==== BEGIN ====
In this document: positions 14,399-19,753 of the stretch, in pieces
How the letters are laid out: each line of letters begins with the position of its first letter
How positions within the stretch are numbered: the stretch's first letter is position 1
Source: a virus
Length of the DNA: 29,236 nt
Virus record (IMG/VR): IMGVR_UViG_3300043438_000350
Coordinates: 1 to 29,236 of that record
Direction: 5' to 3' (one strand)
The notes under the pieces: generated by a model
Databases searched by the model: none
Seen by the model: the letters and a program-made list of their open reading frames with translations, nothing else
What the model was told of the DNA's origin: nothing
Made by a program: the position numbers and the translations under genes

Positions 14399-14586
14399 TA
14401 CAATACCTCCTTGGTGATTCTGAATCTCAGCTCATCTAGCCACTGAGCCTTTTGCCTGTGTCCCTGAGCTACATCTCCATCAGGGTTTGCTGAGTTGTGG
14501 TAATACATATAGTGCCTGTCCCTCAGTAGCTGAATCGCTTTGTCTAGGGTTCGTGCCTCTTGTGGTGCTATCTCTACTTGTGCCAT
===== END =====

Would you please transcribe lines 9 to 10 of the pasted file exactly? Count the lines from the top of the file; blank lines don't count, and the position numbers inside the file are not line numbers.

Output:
The notes under the pieces: generated by a model
Databases searched by the model: none